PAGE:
WRspice is intended for use as an interactive tool, though various batch-mode features are supported. Circuit input is provided in the form of files which are loaded into WRspice. These files can be generated by the user with a text editor, or be generated by a graphical editor program such as Xic. Once loaded into WRspice, a circuit is subject to the many types of analysis and post-processing operations available through WRspice commands. These commands can be given interactively through the text-mode interface provided by WRspice, or in many cases through graphical operations.
The most common way directives are provided to WRspice is through the text-mode command line interface. The command line interface behaves very much like a UNIX shell, through which commands are entered, variables set, and output is printed. The shell provides most of the mechanisms familiar from UNIX shells, including aliasing, history substitution, and command completion.
The command shell is normally established on the input terminal or terminal emulation window from which WRspice was executed. WRspice takes control of this terminal, that is, all input typed will be directed to WRspice, however the operating system job control commands can be used to place WRspice in the background.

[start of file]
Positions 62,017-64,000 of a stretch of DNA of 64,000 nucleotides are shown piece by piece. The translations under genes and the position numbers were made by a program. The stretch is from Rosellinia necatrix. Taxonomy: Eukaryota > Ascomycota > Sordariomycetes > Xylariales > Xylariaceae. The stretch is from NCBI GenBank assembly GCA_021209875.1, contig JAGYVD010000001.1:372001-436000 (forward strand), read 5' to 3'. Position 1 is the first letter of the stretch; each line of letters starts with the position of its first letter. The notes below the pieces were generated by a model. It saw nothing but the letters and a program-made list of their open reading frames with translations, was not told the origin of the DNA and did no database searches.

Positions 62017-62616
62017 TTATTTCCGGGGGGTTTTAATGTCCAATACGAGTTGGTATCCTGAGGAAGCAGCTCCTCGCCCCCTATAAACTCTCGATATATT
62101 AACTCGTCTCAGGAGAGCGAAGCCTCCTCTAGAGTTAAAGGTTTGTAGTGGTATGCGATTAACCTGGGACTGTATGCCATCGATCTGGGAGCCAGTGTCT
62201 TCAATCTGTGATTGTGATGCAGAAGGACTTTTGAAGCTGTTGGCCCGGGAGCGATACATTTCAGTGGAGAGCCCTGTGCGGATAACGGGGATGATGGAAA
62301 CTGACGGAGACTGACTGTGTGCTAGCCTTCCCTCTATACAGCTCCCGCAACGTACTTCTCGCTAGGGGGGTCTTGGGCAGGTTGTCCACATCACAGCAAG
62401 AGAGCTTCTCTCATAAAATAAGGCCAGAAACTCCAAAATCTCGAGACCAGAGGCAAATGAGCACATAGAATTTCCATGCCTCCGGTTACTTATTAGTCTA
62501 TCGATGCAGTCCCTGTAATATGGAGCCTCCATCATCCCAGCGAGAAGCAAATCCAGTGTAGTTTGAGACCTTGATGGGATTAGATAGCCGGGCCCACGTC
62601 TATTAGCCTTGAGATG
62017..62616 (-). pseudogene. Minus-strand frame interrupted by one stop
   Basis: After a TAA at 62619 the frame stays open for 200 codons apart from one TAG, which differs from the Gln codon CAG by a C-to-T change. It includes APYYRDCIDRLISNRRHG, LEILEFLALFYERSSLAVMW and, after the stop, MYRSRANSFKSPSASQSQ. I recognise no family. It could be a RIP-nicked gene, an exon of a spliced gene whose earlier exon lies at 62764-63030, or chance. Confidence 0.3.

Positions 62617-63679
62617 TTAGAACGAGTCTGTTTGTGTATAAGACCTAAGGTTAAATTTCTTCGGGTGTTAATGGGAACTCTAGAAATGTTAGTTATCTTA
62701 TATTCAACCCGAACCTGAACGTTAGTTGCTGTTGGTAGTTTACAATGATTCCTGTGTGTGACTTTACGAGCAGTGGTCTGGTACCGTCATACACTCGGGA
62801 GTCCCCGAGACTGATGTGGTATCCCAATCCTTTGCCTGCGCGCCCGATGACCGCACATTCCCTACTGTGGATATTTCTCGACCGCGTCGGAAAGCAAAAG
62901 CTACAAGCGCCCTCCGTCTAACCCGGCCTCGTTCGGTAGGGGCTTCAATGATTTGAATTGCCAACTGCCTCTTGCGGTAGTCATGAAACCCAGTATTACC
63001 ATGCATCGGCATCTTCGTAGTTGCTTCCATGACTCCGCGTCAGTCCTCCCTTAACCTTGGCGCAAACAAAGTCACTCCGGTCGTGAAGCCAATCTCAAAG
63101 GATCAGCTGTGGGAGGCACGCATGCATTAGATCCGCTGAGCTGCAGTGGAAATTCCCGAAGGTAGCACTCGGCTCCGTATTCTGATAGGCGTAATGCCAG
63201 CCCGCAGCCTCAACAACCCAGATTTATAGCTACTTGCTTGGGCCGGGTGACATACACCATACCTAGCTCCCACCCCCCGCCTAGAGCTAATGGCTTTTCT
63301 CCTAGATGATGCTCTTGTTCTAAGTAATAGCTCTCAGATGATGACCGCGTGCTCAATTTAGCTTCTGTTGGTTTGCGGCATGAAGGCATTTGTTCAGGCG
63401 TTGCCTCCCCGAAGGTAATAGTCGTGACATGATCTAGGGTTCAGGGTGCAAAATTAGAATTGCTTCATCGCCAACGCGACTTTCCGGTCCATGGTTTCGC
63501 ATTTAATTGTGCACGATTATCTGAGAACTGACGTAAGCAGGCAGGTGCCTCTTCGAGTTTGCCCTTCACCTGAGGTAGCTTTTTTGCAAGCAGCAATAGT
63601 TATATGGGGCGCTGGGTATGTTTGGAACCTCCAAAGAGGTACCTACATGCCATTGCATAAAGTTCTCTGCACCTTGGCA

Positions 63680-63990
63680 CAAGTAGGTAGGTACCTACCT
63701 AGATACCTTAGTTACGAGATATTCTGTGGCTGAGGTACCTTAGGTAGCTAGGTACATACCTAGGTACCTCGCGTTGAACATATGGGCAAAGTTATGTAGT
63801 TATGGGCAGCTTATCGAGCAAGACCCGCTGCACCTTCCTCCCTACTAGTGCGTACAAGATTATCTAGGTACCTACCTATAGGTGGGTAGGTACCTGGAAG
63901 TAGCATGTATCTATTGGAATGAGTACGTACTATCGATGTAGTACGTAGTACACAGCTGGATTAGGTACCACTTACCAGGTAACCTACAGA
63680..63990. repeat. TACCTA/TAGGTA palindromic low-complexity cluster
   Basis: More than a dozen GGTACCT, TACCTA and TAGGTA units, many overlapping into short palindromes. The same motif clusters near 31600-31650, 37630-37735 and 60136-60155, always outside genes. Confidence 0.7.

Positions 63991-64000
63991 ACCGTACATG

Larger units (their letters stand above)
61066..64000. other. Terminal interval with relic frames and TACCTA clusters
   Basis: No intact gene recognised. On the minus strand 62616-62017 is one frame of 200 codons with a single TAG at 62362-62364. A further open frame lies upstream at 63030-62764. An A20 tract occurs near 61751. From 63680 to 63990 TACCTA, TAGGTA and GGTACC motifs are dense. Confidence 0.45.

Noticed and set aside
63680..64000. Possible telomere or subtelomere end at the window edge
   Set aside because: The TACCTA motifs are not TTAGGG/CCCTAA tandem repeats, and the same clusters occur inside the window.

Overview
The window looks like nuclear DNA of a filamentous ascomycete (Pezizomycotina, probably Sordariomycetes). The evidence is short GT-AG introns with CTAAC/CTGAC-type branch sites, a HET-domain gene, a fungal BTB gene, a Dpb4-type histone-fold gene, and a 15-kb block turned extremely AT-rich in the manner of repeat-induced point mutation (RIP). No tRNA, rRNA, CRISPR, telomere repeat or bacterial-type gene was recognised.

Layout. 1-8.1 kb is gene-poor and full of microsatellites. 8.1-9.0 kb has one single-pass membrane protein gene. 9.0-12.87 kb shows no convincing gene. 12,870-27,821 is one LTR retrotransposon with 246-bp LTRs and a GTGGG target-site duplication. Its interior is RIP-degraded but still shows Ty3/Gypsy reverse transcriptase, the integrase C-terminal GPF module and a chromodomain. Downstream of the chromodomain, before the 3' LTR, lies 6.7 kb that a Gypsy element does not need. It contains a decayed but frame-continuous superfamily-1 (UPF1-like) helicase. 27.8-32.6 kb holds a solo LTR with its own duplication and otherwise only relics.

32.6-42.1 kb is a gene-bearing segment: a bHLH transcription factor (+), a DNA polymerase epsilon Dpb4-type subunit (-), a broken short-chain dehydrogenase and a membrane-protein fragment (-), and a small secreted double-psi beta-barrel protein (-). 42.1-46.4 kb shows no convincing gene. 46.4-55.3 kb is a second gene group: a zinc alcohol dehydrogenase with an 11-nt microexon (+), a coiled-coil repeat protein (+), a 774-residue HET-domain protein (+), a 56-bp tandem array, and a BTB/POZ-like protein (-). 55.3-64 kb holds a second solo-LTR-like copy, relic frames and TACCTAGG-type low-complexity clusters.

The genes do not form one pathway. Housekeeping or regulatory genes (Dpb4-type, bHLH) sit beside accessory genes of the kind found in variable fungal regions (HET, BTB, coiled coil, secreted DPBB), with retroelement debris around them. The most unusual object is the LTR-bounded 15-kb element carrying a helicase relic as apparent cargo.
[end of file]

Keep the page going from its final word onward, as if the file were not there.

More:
The WRspice shell provides a command language, which enables scripts containing commands to be executed. Writing scripts enables automation of repetitive or complicated tasks. Control commands can be added to circuit files, and in fact a unified input processing system handles both type of input. Input files are loaded into WRspice with the source command. The ``source'' is in fact optional. If the file name does not conflict with the name of a WRspice command, simply typing the name of the file will perform the source operation.
When graphics is available, WRspice provides a small Tool Control window which contains menus. The menus contain buttons which in turn bring up graphical tools which control most of WRspice. All of the operations of these tools have analogous command line commands, though many users find the graphical interface preferable.
WRspice contains a complete HTML-based help system, available with the help command. The help windows provide an extensively cross-linked reference on the various commands and features. In addition, the help windows can be used to view arbitrary HTML content on the Internet or on the user's local machine.